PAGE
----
Uses of Cumin Essential Oil
What’s not to like about cumin? Here are some suggestions to get you started on this super-powerful essential oil.
- Dilute and massage onto areas of concern to support the circulatory system.
- Using 3 drops of Cumin essential oil blended with 1.5 ml of sesame oil for massaging your abdomen, aids in stimulating Agni or the digestive fire that helps in alleviating flatulence, indigestion, dyspepsia, diarrhea, intestinal spasms, gastrointestinal infections, colic in infants, nausea and morning sickness due to indigestion.
- Add a drop to your favorite tea for digestive support.
- Add a drop to your DIY Inhaler or diffuse for respiratory support.
- Add 2 drops of Cumin essential oil in warm bathing water or in diffuser for enhancing your appetite and soothing your stomachic disorders.
- Add a drop to your moisturizer or hair care products.
- Open the bottle and inhale to boost the appetite.
- Diffuse 3-4 drops for emotional balancing and a confidence boost. Add in a positive affirmation.
- Inhaling the healing aroma of Cumin essential oil by adding 2 drops of this oil in burner, vaporizer or diffuser helps in controlling blood sugar levels, which is done when the aromatic molecules of this oil reach the limbic system and pituitary gland, the control center of the body by passing on the therapeutic properties of this oil to the entire system.
- Dilute and apply topically to help post-workout soreness.
- Spice up your stews, soups, or curries with 1-3 drops of cumin.
- A decoction of the seeds is good for the deafness that often comes after a bad virus flu infection. Boil a good 15 ml (1 heaped tbsp) of the seeds in 600 ml (1 pint) water for 15 minutes. Leave to cool, then strain. Insert a little of the liquid in the ear and repeat a few times a day. Massage behind the ear and on the neck with a mixture of 5 ml (1 tsp) wheatgerm oil and 4 drops cumin essential oil.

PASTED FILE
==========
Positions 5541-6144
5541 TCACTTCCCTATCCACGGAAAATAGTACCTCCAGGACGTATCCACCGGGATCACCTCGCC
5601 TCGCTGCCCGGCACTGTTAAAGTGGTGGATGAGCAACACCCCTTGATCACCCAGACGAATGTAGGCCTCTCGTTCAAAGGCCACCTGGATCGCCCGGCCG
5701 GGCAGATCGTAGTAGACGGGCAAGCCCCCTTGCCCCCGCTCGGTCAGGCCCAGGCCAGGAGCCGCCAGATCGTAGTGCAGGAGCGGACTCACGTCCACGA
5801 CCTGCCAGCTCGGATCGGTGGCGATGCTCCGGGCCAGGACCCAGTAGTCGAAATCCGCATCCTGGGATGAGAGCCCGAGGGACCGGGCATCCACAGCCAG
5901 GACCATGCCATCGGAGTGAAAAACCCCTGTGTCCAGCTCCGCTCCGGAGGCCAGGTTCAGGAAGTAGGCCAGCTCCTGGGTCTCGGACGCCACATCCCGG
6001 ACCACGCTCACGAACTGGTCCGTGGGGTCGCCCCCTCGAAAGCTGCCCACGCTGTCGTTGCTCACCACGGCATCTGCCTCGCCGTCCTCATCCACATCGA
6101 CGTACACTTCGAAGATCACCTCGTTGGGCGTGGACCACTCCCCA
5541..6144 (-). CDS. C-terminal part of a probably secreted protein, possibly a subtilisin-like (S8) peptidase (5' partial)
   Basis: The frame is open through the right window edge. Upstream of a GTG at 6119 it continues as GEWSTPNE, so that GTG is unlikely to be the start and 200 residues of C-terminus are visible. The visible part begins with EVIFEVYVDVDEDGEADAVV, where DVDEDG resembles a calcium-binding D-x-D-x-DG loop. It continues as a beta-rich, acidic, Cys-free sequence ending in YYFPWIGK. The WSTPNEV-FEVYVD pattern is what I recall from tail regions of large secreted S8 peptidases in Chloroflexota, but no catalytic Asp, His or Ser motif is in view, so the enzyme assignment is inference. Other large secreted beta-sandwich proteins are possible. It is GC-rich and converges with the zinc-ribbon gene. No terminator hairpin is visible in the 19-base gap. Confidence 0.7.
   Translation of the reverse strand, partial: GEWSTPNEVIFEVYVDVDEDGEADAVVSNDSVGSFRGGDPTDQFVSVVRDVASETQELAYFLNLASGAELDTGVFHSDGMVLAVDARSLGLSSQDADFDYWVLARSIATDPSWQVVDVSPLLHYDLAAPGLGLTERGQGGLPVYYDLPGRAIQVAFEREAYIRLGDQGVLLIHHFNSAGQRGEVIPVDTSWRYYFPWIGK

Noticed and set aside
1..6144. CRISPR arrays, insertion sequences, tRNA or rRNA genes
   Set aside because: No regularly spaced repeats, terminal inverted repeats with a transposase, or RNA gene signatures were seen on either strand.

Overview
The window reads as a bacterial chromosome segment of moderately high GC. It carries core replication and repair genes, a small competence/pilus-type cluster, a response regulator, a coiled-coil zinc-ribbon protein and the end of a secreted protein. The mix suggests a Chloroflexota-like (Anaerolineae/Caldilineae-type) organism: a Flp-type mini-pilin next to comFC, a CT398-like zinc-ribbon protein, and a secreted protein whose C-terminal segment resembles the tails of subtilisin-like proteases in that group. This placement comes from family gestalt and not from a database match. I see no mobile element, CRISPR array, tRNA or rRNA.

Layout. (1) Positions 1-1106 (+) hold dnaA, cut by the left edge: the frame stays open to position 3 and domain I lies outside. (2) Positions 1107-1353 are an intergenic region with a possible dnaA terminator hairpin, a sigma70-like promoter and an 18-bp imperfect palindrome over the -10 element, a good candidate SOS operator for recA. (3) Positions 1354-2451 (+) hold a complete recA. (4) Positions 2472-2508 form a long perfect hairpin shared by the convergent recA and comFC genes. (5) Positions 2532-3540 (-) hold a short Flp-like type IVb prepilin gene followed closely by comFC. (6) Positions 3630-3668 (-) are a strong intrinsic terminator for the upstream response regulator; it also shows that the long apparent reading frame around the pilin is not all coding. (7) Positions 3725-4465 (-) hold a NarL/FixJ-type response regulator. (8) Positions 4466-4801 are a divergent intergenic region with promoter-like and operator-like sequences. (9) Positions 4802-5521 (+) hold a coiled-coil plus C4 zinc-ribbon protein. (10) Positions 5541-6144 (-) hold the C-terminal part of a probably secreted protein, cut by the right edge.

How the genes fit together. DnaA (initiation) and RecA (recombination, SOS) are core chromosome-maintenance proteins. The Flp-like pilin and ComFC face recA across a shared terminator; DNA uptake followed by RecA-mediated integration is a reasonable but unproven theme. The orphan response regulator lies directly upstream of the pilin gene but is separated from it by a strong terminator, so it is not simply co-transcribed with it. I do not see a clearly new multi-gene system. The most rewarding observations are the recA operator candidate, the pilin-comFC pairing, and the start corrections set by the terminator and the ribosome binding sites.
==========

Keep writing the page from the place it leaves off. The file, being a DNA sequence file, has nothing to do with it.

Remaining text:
- For a tisane, crush 5 -10 ml (1 – 2 tsp) cumin seeds slightly, and infuse in 600 ml (1 pint) boiling water for 5 minutes. Drink warm after meals, adding honey if desired.
- Cumin is most successful for cellulite. Mix 15 ml almond oil, 2 drops wheatgerm oil, 8 drops cumin essential oil and 3 drops orange or lemon oil together and use to massage legs, thighs, and tummy area.
- Cumin can be bought whole or ground; buy the latter in small portions as the aromatic essential oils fade quickly. To bring out the flavour of the seeds and make them nuttier, toast them quickly in a hot dry pan, this is a common appetizer and digestive in the Middle East.
- Massaging your body with 20 drops of Cumin essential oil mixed with 10 ml of Virgin Olive oil helps in lessening the effects of free radicals and curbs the spread of cellular damage by penetrating through the skin and reaching every cell in the system.
- Mix 2 drops of Cumin essential oil with 1 ml of jojoba oil or your mild skin care cream and lotion and apply it on the skin for improving your complexion, fighting against aging symptoms like wrinkles, healing wounds and curbing the growth of microbes, which causes acne and other skin infections.
- Add 4 drops of Cumin essential oil in warm bathing water or massage your body with 20 drops of Cumin essential oil mixed with 10 ml of coconut oil for effective detox cleansing.
- Add 2 drops of Cumin essential oil in steam inhalation followed by a warm and gentle massage with the decongestant ointment blended with 2 drops of this oil on the chest, throat and back can help in relieving nasal congestion, cough, sore throat and breathing difficulties.
Precautions for Cumin Essential Oil
Cumin essential oil shows photo-toxicity when exposed to sunlight and should therefore not be exposed to sunlight after external application. It should be used in low or mild doses because the very strong smell can cause headaches and nausea. Pregnant women should avoid using this oil as well.
Blending for Cumin Essential Oil
Cumin essential oil blends well with the essential oils of Angelica, Caraway, Camomile, and Coriander.